Well Woman Care typically includes an annual exam for both preventative care and early identification of health issues. This exam is an important part of your healthcare routine and should be done every 12 months, regardless whether you are due for a pap smear. It includes a review of your health history including your gynecological history, an opportunity to discuss current issues, update family history and review/refill current medications. It generally includes a clinical breast exam and pelvic exam. We will also discuss necessary screening tests based on your age; for example, a mammogram, colonoscopy, etc.
How often do I need a pap smear?
The American Cancer Society recommends that women follow these guidelines to help detect cervical cancer early. Following these guidelines can also find pre-cancers, which can be treated to keep cervical cancer from forming.
- All women should begin cervical cancer testing (screening) at age 21. For women age 21 to 29, routine pap smears will occur every three years.
- Beginning at age 30, routine screenings will occur every five years and will continue until age 65, provided no abnormal results occur.
- Women over 65 years of age with a normal pap history may stop cervical cancer screening as long as they haven’t had any serious pre-cancers.
- Women who have had a total hysterectomy (removal of the uterus and cervix) will stop pap smears, unless the hysterectomy was done as a treatment for cervical pre-cancer (or cancer). Women who have had a hysterectomy without removal of the cervix (called a supra-cervical hysterectomy) should continue cervical cancer screening according to the guidelines above.
- You can always request a pap smear but please be advised that insurance may not cover it. If you think you would like one and you’re not “due” please check with your insurance prior to your visit.
It’s so important to create healthy habits from an early age. Here at OBGYN Care we work very hard to make that transition from pediatrician to gynecologist, as easy as possible. As girls grow into teens, it's important that they receive appropriate medical care. The American College of Obstetrics and Gynecology (ACOG) recommends that young women have their first visit with an obstetrician-gynecologist (OB/GYN) between the ages of 13 and 15. Often that first exam won’t include a pelvic exam (if not sexually active), but rather a regular health exam and discussion about her development and menstrual cycle concerns.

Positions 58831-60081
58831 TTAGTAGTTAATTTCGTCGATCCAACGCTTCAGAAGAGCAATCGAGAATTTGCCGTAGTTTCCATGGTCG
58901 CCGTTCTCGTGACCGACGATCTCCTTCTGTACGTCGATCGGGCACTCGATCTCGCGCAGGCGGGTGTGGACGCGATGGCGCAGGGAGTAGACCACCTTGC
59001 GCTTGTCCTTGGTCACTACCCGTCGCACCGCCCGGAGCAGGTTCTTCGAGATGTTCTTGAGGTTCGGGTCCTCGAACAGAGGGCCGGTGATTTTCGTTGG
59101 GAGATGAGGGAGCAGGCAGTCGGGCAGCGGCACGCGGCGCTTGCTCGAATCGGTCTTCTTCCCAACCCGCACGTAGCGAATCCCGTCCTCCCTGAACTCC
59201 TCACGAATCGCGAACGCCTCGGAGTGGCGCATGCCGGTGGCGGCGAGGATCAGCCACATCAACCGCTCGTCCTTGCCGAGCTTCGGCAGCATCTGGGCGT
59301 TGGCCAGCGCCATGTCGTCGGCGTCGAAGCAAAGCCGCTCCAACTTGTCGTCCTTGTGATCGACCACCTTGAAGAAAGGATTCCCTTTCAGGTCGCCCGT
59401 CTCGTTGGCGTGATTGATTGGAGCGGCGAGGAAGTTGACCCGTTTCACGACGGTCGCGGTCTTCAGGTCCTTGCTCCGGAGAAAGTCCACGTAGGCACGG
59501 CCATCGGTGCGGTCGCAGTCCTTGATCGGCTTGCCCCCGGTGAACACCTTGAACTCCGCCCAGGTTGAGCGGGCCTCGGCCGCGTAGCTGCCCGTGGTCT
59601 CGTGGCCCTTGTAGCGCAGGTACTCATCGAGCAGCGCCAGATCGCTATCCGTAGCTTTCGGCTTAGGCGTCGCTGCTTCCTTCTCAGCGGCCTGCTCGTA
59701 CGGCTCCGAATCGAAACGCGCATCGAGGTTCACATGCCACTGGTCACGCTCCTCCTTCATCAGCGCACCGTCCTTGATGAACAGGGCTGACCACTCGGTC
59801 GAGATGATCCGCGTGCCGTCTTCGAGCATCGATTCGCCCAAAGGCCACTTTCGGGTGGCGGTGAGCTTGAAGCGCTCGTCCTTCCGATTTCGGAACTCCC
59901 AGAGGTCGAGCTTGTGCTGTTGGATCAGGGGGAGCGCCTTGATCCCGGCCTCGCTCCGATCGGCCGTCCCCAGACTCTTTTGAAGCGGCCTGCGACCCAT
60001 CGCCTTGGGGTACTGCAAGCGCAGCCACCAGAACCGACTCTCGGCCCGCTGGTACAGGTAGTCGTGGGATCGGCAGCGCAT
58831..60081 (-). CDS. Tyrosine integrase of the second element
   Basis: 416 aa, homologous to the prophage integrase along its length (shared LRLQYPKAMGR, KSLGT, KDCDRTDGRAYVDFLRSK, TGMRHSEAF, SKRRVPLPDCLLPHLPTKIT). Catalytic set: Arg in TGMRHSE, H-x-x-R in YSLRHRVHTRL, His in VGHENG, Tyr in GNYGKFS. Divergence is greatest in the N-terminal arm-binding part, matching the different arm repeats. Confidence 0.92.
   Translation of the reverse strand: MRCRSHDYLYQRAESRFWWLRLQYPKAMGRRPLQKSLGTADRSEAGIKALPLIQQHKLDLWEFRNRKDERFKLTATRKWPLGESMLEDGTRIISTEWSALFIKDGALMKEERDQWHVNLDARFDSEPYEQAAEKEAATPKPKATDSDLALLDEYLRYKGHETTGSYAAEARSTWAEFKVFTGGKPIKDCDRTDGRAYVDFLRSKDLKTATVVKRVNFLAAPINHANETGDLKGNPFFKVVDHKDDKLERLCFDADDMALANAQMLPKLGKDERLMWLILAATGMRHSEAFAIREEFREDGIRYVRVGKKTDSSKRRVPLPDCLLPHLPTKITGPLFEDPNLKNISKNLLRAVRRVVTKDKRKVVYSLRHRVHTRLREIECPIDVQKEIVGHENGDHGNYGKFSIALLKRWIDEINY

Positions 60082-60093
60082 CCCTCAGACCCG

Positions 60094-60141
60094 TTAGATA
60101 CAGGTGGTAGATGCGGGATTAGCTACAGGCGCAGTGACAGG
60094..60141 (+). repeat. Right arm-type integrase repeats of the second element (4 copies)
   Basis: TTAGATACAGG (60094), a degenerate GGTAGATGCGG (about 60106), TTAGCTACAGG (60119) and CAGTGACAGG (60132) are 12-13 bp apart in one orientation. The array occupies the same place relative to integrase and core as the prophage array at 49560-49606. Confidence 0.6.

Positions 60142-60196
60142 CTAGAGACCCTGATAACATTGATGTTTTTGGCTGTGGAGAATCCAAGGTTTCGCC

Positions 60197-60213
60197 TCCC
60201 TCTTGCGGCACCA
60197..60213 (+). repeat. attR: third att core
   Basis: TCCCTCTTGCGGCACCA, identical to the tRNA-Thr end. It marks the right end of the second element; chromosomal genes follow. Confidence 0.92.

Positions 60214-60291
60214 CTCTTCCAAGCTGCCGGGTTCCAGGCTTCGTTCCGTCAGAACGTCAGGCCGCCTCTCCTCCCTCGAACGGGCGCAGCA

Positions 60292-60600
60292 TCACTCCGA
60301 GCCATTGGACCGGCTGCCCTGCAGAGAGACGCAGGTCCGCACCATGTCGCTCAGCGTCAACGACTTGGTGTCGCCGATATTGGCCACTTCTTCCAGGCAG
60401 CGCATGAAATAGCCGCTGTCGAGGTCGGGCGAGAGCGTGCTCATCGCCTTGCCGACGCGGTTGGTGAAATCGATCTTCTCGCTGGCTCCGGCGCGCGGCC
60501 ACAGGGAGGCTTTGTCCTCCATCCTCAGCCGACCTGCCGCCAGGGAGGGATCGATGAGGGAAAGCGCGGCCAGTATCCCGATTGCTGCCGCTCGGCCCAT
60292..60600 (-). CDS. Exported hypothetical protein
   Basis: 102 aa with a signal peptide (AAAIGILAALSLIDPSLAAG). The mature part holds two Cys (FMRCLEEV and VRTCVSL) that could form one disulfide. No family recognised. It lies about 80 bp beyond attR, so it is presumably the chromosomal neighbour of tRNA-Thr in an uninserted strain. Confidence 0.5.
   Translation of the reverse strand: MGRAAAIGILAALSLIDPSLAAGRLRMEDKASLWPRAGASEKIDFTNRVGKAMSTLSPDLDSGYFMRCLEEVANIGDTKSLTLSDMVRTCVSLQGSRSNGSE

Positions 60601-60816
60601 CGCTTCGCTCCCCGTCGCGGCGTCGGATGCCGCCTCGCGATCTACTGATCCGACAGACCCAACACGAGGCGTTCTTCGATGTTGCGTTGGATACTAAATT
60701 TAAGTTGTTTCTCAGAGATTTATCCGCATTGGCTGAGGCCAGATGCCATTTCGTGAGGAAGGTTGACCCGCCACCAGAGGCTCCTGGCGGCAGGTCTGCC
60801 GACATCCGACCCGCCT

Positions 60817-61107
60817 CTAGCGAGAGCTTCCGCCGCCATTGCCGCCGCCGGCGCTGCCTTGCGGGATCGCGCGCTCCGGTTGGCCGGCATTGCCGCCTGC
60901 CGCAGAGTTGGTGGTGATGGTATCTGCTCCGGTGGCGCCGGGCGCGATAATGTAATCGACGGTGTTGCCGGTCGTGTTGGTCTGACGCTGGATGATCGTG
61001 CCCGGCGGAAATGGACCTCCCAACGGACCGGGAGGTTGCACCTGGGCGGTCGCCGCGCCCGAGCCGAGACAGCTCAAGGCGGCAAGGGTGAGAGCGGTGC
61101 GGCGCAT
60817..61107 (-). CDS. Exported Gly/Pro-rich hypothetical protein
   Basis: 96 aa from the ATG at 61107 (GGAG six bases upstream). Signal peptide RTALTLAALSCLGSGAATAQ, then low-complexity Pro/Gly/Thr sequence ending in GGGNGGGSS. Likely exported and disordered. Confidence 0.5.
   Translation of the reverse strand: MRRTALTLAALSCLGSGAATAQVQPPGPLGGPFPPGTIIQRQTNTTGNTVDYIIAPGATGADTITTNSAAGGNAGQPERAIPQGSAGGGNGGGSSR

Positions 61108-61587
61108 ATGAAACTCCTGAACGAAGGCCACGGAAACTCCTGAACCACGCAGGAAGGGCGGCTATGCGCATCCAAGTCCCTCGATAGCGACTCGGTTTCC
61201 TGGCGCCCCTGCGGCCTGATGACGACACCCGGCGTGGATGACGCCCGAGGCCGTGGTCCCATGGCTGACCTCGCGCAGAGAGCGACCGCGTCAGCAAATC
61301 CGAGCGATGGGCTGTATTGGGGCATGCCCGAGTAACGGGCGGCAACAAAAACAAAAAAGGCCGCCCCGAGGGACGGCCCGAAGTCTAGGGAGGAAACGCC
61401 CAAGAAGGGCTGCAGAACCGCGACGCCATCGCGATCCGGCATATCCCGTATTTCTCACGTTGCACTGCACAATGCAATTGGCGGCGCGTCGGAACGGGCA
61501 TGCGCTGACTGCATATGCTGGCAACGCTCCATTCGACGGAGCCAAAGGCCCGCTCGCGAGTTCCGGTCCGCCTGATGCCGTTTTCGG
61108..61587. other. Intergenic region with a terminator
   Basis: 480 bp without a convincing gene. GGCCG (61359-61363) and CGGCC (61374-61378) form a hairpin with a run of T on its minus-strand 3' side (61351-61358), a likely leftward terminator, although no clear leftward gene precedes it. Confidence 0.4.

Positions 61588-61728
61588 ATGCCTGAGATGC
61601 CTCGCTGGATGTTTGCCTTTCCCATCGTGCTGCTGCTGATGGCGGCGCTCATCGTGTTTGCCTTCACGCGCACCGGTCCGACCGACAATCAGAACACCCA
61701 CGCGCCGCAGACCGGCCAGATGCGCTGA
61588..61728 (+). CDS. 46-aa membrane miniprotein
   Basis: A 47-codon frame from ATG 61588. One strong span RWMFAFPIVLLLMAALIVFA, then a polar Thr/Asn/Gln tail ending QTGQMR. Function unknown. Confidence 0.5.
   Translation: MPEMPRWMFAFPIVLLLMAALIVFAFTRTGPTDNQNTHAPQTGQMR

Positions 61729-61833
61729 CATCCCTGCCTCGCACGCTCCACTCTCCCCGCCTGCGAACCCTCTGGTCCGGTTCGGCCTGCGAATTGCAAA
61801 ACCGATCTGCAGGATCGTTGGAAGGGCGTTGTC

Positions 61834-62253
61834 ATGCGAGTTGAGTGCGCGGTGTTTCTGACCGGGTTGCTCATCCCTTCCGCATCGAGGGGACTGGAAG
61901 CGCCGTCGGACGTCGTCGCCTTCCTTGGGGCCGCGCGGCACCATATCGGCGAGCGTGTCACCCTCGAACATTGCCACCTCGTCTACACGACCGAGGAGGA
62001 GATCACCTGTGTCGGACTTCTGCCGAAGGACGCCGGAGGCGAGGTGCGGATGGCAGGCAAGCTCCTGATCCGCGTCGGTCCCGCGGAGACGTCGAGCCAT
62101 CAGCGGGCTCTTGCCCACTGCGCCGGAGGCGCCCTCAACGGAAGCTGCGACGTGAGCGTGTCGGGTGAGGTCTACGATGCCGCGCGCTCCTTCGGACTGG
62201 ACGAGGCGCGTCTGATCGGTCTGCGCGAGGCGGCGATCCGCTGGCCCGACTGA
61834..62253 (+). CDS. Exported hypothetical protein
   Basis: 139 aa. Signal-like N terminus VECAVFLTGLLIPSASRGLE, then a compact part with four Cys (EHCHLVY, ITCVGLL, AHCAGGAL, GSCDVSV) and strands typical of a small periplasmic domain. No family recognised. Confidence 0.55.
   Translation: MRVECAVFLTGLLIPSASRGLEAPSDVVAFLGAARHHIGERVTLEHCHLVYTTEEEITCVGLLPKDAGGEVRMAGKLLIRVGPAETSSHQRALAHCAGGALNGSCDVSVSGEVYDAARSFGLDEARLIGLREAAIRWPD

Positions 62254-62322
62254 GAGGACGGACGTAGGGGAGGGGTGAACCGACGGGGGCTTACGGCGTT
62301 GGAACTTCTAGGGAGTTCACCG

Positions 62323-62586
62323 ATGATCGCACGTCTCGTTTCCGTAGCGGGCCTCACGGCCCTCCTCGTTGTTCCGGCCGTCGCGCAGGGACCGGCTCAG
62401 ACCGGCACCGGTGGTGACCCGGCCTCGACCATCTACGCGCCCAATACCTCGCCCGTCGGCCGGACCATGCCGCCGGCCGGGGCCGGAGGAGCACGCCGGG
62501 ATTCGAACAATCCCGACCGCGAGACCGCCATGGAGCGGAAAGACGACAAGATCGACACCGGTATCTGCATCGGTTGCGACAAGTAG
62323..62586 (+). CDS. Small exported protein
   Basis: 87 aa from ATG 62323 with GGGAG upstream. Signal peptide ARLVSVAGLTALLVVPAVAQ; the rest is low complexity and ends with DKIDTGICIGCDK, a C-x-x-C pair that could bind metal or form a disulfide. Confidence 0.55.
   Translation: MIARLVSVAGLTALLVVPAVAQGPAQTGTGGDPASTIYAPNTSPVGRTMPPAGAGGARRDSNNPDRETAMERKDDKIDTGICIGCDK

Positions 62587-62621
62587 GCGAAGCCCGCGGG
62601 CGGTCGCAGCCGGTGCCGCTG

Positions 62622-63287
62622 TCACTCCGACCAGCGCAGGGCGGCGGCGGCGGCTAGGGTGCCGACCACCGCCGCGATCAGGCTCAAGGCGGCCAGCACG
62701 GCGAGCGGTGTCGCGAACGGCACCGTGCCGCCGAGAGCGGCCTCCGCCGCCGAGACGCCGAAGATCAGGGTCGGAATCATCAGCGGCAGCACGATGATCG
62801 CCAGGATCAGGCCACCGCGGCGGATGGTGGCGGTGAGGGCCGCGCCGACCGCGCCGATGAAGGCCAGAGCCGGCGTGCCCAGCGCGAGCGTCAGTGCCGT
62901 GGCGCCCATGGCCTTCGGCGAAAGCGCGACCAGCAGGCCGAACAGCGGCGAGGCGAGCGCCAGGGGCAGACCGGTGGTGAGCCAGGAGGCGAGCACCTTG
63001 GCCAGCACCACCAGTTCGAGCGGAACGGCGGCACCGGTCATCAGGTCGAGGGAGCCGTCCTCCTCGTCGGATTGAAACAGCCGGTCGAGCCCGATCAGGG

We’ve found it’s a great way to develop a relationship with her provider so she is comfortable sharing personal information in the future.
While all teenage girls should see a gynecologist, it is especially important if your daughter has been sexually active (or is planning to be) or has problems with her period.
We offer wellness blood tests as a part of every annual exam. These are best drawn after fasting for 10-12 hours, (nothing by mouth but water, including no gum or candy. It is ok to take daily medication.) They include:
CBC - complete blood count – used to evaluate your overall health and detect a wide range of disorders, including anemia, infection and leukemia.
CMP - comprehensive metabolic profile – used to measure your sugar (glucose) level, electrolyte and fluid balance, kidney function, and liver function.
TSH - thyroid-stimulating hormone - used to check for thyroid gland problems (hypo or hyper thyroidism.)
Lipid Panel - used to measure your lipids levels-fats and fatty substances used as a source of energy by your body. Lipids include cholesterol, triglycerides, high-density lipoprotein (HDL), and low-density lipoprotein (LDL).
Vitamin D Level - commonly known as the “sunshine vitamin,” your vitamin D level has a variety of impacts on your health (including energy level and cancer prevention.)